Houston’s Survivors

Michael Breston*

“When they told us to dig our graves, I saw people try to do something with their gold that they were still hiding. I was walking on gold coins and I didn’t pick them up. What’s the use? And I knew how hard the people who had the gold had to work, what they denied themselves. I cannot help to think every time I see people accumulating worldly possessions, including myself, what for, why not live a full life, enjoy life and be grateful for every day that comes along?”

As a child, Michael Breston spoke Yiddish, Russian, Ukrainian and Polish—all necessary in a small town that had come under Polish control after World War I, but where the majority of the people were ethnic Ukrainians. Most were openly hostile to their Jewish neighbors. Michael remembered that “your security was pretty much in your own hands.” Fortunately, he had a large extended family and its members looked out for one another.

When German troops invaded Poland from the west in the fall of 1939, the USSR shocked the world community by overrunning eastern Poland. Under the terms of a secret protocol signed the month before, Poland was to be partitioned into Soviet and German spheres of influence. Rafałówka, Michael’s hometown, fell to the Soviets. Michael’s family managed to endure the Soviet occupation, but worse was yet to come. When Germany invaded the USSR in June 1941, it occupied eastern Poland. The Jews of Rafałówka were isolated in a ghetto.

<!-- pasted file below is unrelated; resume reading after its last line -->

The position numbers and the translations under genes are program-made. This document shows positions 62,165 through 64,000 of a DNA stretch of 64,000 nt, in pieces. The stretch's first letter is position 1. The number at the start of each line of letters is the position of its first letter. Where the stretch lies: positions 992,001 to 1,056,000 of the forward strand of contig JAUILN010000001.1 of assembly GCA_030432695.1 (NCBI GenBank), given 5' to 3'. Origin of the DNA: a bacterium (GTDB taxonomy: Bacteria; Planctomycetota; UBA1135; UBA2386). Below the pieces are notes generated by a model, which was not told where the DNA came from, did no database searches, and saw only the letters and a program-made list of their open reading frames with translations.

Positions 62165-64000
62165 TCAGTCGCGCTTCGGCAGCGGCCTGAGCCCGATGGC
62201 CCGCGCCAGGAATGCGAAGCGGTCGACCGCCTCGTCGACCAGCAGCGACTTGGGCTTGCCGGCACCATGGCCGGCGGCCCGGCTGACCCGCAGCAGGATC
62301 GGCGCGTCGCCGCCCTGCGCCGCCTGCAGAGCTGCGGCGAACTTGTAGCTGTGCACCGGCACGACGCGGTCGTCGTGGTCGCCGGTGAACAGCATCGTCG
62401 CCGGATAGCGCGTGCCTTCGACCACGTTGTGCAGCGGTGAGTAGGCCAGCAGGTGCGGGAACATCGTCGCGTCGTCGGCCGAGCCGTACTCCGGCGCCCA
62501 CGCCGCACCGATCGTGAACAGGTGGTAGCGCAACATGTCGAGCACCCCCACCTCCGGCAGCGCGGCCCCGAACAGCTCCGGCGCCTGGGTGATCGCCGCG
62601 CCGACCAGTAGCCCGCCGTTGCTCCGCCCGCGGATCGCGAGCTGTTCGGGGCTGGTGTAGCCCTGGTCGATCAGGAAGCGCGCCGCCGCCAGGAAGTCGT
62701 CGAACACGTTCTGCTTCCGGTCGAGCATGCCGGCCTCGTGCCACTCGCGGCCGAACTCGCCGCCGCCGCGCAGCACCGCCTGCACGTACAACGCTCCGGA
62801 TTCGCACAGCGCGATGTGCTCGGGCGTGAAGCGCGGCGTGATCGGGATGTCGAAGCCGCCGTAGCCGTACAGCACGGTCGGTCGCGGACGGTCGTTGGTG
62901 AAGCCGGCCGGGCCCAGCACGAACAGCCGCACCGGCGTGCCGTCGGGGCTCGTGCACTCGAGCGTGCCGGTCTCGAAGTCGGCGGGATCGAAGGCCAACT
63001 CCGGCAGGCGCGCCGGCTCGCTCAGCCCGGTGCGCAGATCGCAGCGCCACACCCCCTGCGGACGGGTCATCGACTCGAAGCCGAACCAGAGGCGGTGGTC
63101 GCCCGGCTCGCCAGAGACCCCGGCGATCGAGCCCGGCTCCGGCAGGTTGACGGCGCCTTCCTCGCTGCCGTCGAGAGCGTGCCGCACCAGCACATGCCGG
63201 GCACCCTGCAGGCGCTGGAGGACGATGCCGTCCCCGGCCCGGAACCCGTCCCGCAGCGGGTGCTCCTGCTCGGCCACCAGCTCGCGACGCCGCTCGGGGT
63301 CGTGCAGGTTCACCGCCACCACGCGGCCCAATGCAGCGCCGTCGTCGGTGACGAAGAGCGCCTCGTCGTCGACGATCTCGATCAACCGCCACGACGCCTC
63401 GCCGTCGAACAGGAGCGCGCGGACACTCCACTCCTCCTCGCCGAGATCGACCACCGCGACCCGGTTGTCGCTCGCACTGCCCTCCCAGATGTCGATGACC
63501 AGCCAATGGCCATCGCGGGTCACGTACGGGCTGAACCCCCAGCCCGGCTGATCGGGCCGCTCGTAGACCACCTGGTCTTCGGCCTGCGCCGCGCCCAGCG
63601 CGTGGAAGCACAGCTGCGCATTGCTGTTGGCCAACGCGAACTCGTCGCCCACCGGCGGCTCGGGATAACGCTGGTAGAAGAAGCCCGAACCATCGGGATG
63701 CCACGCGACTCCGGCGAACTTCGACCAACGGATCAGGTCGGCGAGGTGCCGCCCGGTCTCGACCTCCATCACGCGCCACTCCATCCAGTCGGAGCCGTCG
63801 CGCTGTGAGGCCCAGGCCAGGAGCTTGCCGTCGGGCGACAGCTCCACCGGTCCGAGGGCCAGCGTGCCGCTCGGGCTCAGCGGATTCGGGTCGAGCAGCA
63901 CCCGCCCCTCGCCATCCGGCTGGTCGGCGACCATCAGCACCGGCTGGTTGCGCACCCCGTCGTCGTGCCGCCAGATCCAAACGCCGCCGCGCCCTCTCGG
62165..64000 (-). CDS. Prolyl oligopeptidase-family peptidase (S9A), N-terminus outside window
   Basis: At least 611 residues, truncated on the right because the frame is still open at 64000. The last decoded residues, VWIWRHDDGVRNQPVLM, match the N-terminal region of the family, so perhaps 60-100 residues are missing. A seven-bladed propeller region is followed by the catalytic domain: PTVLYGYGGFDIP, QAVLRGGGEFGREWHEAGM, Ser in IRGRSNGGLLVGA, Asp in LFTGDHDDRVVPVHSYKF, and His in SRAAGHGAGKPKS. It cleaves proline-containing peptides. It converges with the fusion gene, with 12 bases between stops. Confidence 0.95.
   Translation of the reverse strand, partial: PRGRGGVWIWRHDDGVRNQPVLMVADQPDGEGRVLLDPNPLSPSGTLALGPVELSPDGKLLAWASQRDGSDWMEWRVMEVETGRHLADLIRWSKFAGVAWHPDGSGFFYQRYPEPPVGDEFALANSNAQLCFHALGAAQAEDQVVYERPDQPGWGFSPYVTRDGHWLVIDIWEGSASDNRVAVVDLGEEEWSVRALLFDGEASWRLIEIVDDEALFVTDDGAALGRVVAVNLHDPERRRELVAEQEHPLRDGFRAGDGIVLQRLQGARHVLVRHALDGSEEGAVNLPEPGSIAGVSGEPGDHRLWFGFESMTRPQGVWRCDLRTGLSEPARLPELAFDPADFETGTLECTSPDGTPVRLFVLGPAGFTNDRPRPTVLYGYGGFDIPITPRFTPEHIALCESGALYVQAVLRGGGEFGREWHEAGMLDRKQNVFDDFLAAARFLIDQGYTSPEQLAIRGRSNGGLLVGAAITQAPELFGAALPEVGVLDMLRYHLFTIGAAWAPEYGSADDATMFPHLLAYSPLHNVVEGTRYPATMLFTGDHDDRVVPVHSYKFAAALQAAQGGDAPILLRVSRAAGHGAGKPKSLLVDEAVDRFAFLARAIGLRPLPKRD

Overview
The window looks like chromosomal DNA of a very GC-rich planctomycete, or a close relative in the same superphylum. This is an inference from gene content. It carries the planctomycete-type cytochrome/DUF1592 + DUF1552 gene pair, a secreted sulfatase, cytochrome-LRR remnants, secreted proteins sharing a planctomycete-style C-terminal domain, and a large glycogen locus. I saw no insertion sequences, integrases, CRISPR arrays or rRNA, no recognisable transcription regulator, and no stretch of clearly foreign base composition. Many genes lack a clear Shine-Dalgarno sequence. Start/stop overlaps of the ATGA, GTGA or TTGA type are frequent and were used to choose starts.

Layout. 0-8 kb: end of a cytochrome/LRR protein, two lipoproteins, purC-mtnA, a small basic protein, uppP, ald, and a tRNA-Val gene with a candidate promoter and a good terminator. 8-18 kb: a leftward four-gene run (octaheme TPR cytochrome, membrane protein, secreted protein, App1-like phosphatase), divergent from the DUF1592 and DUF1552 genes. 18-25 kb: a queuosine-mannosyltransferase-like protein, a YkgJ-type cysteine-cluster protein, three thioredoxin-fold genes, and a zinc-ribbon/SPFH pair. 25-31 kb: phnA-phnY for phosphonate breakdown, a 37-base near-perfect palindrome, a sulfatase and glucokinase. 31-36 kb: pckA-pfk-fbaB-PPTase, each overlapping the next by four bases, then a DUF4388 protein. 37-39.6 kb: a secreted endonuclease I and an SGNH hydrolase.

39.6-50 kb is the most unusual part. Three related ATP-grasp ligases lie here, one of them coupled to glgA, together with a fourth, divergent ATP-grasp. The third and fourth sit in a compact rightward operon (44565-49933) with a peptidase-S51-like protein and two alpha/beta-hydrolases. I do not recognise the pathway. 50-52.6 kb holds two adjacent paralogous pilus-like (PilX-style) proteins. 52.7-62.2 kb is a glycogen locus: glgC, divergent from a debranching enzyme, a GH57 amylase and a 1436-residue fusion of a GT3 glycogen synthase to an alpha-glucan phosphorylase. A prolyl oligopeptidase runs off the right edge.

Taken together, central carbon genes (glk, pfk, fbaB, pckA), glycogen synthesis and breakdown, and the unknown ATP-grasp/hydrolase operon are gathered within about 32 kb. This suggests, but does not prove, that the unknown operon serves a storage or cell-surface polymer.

One day when Michael’s father was outside the ghetto on a work detail, all of the remaining inhabitants were ordered to dig holes. Michael refused, taking refuge in an attic, but his mother and brother reported as ordered. From his cramped hiding place, Michael heard shots being fired. That day, the Germans murdered 2,250 Jews. The holes that his mother and his brother had dug became their graves.

Eventually Michael was reunited with his father and the two managed to make contact with the Russian partisans. They stayed with the partisans for the rest of the war, living in the woods until Russian troops approached in early 1945. Michael was 14 when he was liberated.

After liberation, Michael went to Lublin and then to France where he completed his secondary education. Michael’s father came to the U.S. in 1949 and Michael followed in 1951. After graduating with a degree in electrical engineering from the University of Maryland, Michael worked for the U.S. Patent Office while he earned his law degree from George Washington University. A job with Schlumberger International brought him to Houston in 1960. He married Eva Zabarski and had four grown children: Alberta, Matthew, David and Daniel.

William (b. Wols) Berezniak, survived
Cypa Berezniak, d. Rafałówka, 1942

Mates, d. Rafałówka, 1942